Every man I know…every man I’ve ever talked to that I respect…and it’s absolutely true for myself, finds it insulting and extraordinarily irritating when a woman, any woman, feels the need to actually state how much money he needs to make before she’s willing to see him socially. To a man, it feels like you’re saying, ‘If you want me, you have to be able to afford me.’ To a man, it feels like you’re shopping for a fat wallet, rather than a good and honorable man. To a man, it feels like you’re prioritizing money over love. It’s so unbelievably shallow and superficial. Is this the message you’re trying to send? I’m not exaggerating this. Pretty much every honorable man I know feels the same. This is ALWAYS a deal breaker. You see the number and you immediately move on to the next profile. 

In your case, that was hard for me to do…hence the lengthy email.

Yes, you’re used to living a certain way…Yes, you want to make sure your man is a provider…Can you imagine how many quality men you are chasing away because you need to tell him how much money he has to make just to talk to you? What if some incredible guy, a guy who is so perfect for you it would make you weep with joy, only makes $100K or $75K or $50K…Are you going to toss him in the trash heap simply because he doesn’t have enough money to walk in your exalted company? This does NOT reflect sound values.

You seem like such a terrific woman. Men and women will never truly understand each other…I’m wondering if perhaps you don’t realize how honorable men of integrity and character view this obnoxious number.

This is the first time I’ve ever written a woman about this. We seem so compatible in every regard, but I was so completely disappointed when I saw that entry, I just felt compelled to write.

If my words or thoughts have offended you, I’m truly sorry. I meant no offense. I apologize profusely. This was not my intent. I guess my intent was to express my frustration and disappointment. This is really the first time I was significantly disappointed to find that number in the profile of a woman who appealed to me on so many other levels. “

I told you it was a tongue lashing – but a teachable moment at the same time. My friend got schooled and scolded, but she learned the lesson and wasn’t offended. Actually, she felt horrible. Horrible that filling out a particular field on a dating profile could end up making her look bad, which she’s not. In fact, she’s one of the most honorable people I know. She wrote back to thank him, then promptly changed her profile settings.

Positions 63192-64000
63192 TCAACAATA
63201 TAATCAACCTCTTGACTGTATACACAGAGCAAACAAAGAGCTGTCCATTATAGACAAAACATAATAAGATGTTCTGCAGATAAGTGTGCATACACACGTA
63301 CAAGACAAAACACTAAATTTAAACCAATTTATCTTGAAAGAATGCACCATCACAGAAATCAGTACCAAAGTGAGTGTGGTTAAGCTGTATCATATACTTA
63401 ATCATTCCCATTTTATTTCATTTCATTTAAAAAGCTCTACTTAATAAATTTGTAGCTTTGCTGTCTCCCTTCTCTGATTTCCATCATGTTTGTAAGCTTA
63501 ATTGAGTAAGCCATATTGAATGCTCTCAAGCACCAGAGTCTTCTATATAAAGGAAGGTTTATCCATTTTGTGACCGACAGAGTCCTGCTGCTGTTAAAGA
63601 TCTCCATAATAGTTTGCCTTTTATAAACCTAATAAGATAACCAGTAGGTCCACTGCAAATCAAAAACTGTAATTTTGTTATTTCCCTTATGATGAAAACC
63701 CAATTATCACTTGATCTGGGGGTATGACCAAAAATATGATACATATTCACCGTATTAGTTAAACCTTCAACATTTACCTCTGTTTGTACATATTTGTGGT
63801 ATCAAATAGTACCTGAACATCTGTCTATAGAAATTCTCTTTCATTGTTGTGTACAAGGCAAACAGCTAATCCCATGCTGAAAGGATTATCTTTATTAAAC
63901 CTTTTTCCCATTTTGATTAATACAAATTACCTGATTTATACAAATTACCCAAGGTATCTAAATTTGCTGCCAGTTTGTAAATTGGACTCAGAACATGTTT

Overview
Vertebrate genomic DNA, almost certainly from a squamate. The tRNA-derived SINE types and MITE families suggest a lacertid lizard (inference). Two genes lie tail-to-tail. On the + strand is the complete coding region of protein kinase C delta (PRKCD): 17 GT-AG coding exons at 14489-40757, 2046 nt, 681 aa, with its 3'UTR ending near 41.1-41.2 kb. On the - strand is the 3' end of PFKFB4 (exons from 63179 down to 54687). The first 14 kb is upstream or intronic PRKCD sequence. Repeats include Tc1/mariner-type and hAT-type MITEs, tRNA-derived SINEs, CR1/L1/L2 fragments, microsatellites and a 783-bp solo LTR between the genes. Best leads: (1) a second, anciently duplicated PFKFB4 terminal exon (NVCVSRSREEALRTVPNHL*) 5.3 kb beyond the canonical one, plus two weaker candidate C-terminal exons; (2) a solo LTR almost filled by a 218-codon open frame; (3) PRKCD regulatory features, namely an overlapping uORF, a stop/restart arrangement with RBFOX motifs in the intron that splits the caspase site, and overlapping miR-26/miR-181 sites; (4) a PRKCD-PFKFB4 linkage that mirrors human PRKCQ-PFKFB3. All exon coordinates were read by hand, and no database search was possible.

True, most women want security. But wanting a provider shouldn’t be the driving force in one’s search for love. If all you’re interested in is what’s in the income field, you’re doing love a tremendous disservice. You’re counting out possibilities and dismissing potential. Can you imagine how many quality men you are chasing away because you need to tell him how much money he has to make just to talk to you? He said it, not me. But I’m saying it too.

The prospect of meeting your soul mate should never have a dollar amount, or a price for entry. But if you have requirements, I say keep it private. You’ll find out soon enough if they have a fat wallet or six-pack abs –or neither– which is OK too.

Whoever this guy is, I praise his honesty and respect his message: no one’s perfect, nothing’s perfect. Whether it’s one’s body, age, or bank account, there’s always something that makes us human and beautifully imperfect.

P.S. A man with money doesn’t necessarily make him a great guy, but you know that already.

When it comes to love, you should never compromise. You should never settle. All you need to do is keep an open mind, an open heart, and an open field on your dating profile.

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Feel Love, Be Free, Live Life, And Other Things To Do Before You Die

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Me and artist Candy Chang

What do you want to do before you die? Who do you want to be? How do you want to live?

Taiwanese-American artist Candy Chang’s urban art installation project “Before I Die” is not about death. It’s not a bucket list of things to do and see before you die. Rather, it’s a thought-provoking way of looking at how you’re living right now.

Are you realizing your potential in life? Have you achieved your goals? Are you honoring your highest good? Are you getting the love you deserve? What are you grateful for? What’s still missing in your life?

Life’s greatest questions now have answers, and they can be found on a chalkboard near you.

In September, I moderated a panel discussion at a conference sponsored by the Motion Picture Television Fund (MPTF) called Deal With It: A Women’s Conference, held at the Montage Hotel in Beverly Hills. Part of the program included a breakfast keynote address by Chang. In her show-and-tell presentation, she introduced the audience to her piece “Before I Die,” a powerful, soul-searching exploration of the human condition.

I was blown away by what I saw and what I learned.

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A Before I Die wall in New Orleans

PAIN AND SUFFERING ARE UNIVERSAL, YOU ARE NOT ALONE.

Candy Chang created “Before I Die” as an interactive global art project that invites ordinary people to share their personal aspirations, desires, hopes and dreams in the unlikeliest of spaces: on public walls, on abandoned buildings, on city streets. Not exactly typical places for self-examination and confession,  but that’s what makes it so striking – the combination of its logistics AND the collective emotions it stirs up.

before-i-die-writingsBONDING + CATHARSIS = ART

After losing someone she loved and falling into a depression, Chang initially created this experiment on an abandoned house in her New Orleans neighborhood as an anonymous place to help heal and share intimately with her neighbors. The project gained global attention, thanks mainly to the curiosity and passion of its participants. Since its inception, over 1000 Before I Die walls have been created in over 35 languages, in over 70 countries, including Kazakhstan, Iraq, Haiti, China, Ukraine, Portugal, Japan, Denmark, Argentina, and South Africa.